When they find a spouse, genetic counselling could tell them whether their child would be at risk or not. Yet for many young patients and their families across the world, a diagnosis is the one thing they have been denied. Farah estimates that 2-3% of the world’s children are afflicted with an intellectual disability. Yet the technology to diagnose them is still not widely available, where it exists at all.
Farah: Involved in pathbreaking research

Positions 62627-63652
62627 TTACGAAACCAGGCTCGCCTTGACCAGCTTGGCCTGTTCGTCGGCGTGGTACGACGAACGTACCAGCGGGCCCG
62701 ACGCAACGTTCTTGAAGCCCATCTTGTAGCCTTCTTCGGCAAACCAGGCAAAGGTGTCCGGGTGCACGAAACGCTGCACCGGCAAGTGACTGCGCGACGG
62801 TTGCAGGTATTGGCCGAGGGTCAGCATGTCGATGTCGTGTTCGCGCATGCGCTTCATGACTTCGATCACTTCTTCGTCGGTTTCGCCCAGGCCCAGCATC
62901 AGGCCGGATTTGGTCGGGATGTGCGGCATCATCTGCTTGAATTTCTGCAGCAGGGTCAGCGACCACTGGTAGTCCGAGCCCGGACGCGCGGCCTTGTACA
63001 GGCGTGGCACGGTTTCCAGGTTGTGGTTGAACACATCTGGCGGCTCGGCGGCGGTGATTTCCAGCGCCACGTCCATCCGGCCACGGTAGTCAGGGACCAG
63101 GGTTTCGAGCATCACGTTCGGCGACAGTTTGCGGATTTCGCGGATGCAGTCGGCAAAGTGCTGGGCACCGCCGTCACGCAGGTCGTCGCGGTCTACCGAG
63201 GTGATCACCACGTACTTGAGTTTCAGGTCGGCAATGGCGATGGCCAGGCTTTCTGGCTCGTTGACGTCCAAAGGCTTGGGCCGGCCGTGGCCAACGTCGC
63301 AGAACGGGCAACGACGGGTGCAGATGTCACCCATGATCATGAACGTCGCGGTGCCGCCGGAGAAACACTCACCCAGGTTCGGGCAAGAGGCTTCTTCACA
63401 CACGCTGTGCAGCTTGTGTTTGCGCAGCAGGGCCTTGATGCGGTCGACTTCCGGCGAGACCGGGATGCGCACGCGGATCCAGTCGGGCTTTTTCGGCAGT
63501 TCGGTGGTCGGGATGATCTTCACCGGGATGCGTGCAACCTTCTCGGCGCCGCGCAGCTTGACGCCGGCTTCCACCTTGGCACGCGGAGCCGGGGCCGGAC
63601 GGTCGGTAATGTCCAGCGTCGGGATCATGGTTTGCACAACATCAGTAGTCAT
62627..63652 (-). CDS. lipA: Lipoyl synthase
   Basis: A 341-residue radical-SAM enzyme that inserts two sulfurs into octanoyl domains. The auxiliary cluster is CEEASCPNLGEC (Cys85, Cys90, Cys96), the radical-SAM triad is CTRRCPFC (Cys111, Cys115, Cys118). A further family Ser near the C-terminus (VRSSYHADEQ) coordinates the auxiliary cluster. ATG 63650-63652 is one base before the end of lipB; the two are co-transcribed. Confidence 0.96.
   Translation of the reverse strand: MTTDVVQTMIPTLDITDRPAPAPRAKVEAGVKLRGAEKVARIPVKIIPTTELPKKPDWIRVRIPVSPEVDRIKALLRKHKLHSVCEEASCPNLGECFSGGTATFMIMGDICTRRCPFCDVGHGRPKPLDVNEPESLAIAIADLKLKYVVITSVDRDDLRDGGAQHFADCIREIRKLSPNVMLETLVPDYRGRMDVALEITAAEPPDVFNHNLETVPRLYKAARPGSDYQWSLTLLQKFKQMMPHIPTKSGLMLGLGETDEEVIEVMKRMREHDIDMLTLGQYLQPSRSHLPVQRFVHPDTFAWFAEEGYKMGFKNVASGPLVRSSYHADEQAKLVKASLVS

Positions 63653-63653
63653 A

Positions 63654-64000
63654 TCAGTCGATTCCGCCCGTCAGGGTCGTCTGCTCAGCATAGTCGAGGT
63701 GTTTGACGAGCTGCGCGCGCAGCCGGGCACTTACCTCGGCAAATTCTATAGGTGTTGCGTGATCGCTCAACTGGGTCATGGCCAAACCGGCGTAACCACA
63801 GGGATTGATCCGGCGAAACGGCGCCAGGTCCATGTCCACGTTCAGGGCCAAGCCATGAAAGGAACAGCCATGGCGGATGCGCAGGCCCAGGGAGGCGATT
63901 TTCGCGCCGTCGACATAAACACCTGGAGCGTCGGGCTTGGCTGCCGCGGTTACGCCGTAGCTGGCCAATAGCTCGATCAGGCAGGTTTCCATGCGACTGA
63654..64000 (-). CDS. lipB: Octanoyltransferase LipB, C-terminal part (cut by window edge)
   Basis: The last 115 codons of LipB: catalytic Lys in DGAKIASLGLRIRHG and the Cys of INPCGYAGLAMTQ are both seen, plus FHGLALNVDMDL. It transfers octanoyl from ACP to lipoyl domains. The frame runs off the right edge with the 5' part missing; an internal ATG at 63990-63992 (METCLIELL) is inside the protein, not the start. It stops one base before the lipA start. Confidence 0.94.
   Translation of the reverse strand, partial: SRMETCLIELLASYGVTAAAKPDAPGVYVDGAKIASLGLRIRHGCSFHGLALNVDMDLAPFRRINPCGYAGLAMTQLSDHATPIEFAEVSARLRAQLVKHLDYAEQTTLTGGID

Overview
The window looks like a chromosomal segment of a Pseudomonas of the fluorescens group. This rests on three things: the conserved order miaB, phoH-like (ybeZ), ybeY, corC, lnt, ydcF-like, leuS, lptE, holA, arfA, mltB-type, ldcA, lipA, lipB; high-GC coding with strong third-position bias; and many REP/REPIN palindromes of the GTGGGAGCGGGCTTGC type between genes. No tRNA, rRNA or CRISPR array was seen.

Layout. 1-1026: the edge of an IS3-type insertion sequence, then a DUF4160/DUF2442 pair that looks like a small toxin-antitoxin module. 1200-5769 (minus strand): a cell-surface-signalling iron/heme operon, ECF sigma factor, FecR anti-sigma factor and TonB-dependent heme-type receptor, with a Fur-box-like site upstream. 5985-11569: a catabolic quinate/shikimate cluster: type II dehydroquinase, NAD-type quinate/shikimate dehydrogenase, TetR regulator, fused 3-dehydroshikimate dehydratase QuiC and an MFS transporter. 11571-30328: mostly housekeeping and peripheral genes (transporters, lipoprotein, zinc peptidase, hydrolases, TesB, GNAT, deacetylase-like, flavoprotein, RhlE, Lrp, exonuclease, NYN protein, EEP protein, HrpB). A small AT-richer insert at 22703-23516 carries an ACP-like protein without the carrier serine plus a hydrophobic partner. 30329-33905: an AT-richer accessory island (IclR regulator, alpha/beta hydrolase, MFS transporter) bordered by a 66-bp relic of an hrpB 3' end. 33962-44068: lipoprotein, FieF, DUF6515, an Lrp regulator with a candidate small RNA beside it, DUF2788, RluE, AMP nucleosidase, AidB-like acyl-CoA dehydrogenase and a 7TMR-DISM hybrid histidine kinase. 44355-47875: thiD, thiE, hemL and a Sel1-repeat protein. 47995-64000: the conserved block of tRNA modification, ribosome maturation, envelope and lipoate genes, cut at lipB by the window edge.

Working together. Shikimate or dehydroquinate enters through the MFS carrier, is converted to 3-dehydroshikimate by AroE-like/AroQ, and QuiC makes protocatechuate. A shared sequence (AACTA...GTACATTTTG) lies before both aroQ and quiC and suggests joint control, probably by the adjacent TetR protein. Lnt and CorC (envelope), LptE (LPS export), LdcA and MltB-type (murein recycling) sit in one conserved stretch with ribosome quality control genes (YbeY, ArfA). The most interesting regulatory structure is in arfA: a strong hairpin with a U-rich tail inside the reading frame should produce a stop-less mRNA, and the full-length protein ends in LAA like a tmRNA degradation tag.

“While it’s one of the most common disorders, half the time we don’t know what’s causing it,” she confesses. Ever since a scholarship won her a place in Bangalore University and a chance to enrol in her college’s very first batch for a B.Sc. in Genetics, Biochemistry and Microbiology, Farah has been fascinated with the role genetics plays in the normal development of the mind. She remembers being particularly moved by the plight of the children she saw at the Chitra Lane School in Colombo when she volunteered there as an undergraduate. “I felt really sad because they’re so neglected by society and there’s a lot of stigma attached to their condition. I guess I’ve always had this motivation to try to understand.”